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  10. Krister Bykvist, Garrett Cullity, Åsa Carlson, Johan Brännmark, Klemens Kappel, Ulrik Kihlbom, Ian Law, Hans Mathlein, Derek Parfit & Ingmar Persson (2005). A Distinction in Value: Intrinsic and for its Own Sake1. In Toni Rønnow-Rasmussen & Michael J. Zimmerman (eds.), Recent Work on Intrinsic Value. Springer. 115.score: 152.4
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  11. Steve Fuller (2010). History of Science for its Own Sake? History of the Human Sciences 23 (4):95-99.score: 151.2
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  12. T. S. Champlin (1987). Doing Something for Its Own Sake. Philosophy 62 (239):31 - 47.score: 151.2
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  13. Maryann P. Feldman & Pierre Desrochers (2004). Truth for Its Own Sake: Academic Culture and Technology Transfer at Johns Hopkins University. Minerva 42 (2):105-126.score: 151.2
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  14. John Ladd (1958). On the Desire to Do One's Duty for Its Own Sake. In A. I. Melden (ed.), Essays in Moral Philosophy. University of Washington Press.score: 151.2
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  15. Richard Taylor (1995). The Utilitarian Fallacy. Argumentation 9 (4):531-541.score: 151.2
    The utilitarian fallacy, most egregiously committed by J. S. Mill but perpetuated ever since, consists of supposing that “pleasure”, being a noun, is, in every true statement in which it occurs, the name of a feeling, and that “pleasant”, in any such statement, means that whatever is so described is conducive to that feeling. In fact, “pleasant” is more commonly used as a positive term of appraisal, indicating that the thing so described is liked, and usually liked for its own (...)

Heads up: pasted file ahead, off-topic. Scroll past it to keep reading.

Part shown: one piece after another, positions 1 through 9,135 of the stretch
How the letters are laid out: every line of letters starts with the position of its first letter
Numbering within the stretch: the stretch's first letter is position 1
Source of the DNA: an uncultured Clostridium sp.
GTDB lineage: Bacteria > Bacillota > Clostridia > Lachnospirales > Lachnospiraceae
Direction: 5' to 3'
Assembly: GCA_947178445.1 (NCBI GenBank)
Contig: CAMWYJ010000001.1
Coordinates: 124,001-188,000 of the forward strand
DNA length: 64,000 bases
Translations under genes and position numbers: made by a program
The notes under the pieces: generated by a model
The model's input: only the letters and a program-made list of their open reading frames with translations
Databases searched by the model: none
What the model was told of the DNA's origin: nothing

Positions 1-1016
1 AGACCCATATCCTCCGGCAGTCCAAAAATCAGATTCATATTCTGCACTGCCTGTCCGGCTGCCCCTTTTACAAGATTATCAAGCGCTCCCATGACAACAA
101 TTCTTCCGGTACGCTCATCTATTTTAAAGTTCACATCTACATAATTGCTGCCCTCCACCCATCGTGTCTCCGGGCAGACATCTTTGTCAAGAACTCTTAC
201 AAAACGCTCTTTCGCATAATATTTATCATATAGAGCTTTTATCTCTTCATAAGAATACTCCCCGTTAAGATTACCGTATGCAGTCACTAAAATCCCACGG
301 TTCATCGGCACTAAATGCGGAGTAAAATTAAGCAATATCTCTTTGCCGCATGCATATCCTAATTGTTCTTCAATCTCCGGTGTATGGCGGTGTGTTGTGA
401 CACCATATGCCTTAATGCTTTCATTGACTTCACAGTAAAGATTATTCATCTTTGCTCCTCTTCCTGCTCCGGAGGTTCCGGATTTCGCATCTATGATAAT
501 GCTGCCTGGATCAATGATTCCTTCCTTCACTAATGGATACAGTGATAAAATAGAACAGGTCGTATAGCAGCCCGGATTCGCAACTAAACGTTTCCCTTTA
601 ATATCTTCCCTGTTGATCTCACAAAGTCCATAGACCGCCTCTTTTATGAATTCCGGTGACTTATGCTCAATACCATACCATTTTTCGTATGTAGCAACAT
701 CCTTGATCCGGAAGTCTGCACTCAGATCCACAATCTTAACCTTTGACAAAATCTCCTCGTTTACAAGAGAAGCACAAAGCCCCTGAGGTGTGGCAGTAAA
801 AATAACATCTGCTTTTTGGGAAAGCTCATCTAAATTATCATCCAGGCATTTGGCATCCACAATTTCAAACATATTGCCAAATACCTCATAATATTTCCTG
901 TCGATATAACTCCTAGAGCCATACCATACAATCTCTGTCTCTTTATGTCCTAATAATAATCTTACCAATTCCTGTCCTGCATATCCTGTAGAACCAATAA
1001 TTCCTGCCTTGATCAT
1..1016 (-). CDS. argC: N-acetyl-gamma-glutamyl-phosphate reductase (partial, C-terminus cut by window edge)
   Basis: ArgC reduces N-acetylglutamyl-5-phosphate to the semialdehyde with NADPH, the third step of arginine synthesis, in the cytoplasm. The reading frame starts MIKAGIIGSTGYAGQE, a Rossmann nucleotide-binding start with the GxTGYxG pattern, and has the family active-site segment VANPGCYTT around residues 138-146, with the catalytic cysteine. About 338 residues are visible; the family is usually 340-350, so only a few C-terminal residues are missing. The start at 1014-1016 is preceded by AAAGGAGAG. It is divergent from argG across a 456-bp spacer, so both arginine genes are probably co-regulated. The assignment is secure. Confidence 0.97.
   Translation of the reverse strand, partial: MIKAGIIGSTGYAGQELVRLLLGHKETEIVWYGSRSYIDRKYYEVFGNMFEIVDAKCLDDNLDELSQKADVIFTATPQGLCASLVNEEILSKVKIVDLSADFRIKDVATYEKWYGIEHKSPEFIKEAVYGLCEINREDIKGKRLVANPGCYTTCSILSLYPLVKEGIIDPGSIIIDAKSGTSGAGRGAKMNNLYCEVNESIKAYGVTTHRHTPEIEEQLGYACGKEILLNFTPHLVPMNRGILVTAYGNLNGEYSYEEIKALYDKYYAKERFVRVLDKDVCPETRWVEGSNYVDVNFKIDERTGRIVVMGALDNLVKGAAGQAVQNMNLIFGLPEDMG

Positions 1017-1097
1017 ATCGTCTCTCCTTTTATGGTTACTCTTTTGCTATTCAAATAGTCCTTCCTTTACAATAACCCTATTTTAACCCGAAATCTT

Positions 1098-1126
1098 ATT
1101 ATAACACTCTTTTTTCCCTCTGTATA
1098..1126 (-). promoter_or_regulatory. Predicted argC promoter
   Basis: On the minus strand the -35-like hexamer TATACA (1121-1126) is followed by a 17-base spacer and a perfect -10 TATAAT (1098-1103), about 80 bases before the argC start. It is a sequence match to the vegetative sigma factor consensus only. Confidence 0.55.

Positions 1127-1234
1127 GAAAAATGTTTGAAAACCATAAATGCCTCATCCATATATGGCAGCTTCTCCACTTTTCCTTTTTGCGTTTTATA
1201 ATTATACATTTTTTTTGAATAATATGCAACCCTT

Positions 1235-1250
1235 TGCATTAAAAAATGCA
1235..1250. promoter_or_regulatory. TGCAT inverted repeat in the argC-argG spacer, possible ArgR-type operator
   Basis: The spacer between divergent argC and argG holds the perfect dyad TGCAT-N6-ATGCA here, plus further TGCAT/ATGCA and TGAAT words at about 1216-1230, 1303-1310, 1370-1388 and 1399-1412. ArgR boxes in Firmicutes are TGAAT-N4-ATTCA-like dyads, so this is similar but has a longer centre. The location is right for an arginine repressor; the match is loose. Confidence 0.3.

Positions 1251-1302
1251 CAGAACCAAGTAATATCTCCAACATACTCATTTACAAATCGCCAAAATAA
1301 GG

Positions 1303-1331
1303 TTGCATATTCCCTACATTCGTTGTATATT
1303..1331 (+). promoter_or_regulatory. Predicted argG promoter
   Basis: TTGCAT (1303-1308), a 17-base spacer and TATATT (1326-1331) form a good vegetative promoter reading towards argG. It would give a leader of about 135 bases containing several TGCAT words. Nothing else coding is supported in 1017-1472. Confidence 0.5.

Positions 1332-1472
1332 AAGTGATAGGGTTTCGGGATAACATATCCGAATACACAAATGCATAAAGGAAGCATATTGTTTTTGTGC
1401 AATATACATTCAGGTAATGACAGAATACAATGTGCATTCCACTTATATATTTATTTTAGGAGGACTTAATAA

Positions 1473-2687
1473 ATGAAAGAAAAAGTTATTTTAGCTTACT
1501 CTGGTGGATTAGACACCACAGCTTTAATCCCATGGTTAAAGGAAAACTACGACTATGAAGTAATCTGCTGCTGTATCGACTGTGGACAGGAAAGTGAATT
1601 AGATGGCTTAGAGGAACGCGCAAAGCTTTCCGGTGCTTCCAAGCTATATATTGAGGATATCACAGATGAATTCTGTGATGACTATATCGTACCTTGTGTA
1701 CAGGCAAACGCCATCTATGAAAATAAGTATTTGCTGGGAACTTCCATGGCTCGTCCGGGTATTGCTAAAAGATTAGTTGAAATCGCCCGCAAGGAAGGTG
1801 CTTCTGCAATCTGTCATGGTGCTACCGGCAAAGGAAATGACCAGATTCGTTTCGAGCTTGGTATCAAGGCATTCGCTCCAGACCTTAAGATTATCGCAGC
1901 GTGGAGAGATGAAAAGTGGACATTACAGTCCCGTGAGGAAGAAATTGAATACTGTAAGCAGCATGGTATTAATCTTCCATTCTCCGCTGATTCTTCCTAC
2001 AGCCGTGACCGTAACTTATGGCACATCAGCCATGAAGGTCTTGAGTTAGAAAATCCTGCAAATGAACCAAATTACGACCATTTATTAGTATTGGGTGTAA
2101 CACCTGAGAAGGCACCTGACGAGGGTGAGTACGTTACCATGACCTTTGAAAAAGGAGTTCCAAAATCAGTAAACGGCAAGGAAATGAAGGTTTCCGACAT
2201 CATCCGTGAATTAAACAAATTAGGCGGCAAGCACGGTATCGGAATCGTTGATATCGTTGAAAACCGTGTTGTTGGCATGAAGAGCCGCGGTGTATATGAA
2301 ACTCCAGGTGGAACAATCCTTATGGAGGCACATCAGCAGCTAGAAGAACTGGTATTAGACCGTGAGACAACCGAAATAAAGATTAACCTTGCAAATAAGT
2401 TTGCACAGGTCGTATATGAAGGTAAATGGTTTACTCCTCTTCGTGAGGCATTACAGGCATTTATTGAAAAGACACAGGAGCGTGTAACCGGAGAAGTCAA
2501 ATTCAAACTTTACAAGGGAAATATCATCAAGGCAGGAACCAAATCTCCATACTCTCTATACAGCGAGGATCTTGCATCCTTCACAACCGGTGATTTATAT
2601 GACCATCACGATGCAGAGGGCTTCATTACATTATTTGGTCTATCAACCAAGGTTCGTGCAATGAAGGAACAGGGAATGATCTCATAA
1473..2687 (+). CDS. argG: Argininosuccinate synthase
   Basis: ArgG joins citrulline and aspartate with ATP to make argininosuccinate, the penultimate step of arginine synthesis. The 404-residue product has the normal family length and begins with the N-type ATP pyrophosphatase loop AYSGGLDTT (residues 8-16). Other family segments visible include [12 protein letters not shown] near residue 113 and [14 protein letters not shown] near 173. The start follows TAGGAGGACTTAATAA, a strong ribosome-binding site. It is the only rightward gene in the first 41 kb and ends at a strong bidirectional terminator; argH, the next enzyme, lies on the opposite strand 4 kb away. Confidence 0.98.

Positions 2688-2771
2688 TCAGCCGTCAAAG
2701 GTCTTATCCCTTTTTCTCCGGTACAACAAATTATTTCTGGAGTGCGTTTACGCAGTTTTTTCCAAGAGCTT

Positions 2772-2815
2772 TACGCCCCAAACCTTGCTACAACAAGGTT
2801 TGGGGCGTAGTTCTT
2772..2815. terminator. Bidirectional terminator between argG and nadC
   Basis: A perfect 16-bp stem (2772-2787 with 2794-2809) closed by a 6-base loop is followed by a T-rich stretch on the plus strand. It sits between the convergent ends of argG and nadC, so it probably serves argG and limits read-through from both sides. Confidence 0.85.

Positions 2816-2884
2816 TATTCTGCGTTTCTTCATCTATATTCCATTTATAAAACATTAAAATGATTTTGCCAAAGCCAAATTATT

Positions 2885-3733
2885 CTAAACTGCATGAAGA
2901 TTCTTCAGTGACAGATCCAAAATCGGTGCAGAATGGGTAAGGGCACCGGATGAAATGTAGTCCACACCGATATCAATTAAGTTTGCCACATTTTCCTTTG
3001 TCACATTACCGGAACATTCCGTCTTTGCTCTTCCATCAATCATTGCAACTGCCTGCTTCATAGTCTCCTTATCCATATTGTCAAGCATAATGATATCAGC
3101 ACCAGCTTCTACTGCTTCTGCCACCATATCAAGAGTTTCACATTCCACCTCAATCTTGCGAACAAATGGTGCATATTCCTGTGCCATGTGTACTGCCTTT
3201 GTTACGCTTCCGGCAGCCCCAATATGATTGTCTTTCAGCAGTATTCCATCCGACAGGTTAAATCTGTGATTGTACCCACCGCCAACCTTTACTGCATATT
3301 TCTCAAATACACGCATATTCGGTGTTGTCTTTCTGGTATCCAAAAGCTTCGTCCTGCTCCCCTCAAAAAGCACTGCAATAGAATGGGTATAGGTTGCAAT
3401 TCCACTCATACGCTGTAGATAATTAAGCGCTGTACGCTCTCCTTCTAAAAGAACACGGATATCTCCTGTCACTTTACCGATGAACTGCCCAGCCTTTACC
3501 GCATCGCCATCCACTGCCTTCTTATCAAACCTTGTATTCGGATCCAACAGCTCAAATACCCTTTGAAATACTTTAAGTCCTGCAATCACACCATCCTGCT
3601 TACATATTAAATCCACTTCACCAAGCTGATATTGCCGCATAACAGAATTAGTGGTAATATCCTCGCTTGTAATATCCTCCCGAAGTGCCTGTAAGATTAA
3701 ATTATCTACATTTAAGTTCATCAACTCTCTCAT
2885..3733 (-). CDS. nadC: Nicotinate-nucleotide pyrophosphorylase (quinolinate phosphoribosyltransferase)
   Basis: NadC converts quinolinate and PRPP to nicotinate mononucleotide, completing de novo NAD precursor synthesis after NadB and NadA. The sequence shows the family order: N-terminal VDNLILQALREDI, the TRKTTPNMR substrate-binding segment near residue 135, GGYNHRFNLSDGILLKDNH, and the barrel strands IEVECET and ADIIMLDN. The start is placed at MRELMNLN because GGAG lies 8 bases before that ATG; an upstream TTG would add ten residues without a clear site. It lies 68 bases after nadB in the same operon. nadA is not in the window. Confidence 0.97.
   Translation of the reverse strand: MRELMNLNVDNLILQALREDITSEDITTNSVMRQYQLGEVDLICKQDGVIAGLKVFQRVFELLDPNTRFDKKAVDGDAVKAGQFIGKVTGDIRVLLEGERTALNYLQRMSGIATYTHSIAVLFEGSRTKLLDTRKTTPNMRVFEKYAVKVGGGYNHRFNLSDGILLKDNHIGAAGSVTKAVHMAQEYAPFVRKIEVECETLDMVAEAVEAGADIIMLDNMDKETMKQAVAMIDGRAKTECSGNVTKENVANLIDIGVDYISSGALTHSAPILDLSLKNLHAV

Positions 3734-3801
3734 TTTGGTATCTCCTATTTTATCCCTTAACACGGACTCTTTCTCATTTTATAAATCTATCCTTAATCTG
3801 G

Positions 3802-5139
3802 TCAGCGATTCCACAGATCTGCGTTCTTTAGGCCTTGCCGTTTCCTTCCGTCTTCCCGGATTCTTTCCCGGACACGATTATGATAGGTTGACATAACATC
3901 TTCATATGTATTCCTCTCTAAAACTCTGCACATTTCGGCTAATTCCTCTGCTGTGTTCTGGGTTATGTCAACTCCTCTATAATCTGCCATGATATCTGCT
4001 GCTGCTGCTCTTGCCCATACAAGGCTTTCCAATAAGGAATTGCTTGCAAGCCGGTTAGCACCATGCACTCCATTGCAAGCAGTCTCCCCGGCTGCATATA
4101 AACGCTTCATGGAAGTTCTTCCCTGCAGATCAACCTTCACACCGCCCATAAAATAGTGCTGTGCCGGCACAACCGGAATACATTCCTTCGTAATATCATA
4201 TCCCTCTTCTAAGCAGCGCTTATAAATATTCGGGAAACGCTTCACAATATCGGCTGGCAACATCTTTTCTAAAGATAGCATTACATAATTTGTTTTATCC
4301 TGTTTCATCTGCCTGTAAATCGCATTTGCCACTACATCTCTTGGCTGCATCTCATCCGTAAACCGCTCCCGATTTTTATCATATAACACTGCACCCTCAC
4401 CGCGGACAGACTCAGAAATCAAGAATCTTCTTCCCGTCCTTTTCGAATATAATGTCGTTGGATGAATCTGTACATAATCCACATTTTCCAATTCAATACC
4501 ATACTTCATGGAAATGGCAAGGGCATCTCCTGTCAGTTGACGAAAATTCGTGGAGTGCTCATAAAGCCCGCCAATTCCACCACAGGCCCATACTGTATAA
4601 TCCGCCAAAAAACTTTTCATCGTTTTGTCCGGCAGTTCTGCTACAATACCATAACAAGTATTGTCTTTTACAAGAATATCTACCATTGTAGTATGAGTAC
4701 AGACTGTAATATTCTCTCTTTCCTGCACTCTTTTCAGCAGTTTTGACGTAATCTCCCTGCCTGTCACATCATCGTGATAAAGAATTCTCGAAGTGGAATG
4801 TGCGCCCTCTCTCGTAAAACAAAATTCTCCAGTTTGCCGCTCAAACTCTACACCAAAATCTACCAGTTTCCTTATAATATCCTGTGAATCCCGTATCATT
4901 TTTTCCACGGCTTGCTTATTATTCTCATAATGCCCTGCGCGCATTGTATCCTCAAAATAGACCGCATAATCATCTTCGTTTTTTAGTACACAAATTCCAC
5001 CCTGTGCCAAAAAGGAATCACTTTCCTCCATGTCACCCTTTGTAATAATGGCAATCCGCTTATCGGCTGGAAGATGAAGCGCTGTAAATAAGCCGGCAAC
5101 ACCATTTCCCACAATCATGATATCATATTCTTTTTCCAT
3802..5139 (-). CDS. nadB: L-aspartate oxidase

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  16. Toni Rønnow-Rasmussen (2009). On for Someone's Sake Attitudes. Ethical Theory and Moral Practice 12 (4):397 - 411.score: 128.8
    Personal value, i.e., what is valuable for us (rather than value simpliciter ), has recently been analysed in terms of so-called for-someone’s-sake attitudes. This paper is an attempt to add flesh to the bone of these attitudes that have not yet been properly analysed in the philosophical literature. By employing a distinction between justifiers and identifiers , which corresponds to two roles a property may play in the intentional content of an attitude, two different kinds of for-someone’s- (...) attitudes can be identified. Moreover, it is argued that one of these kinds is particularly difficult to include in an analysis of value simpliciter but not in an analysis of value for. (shrink)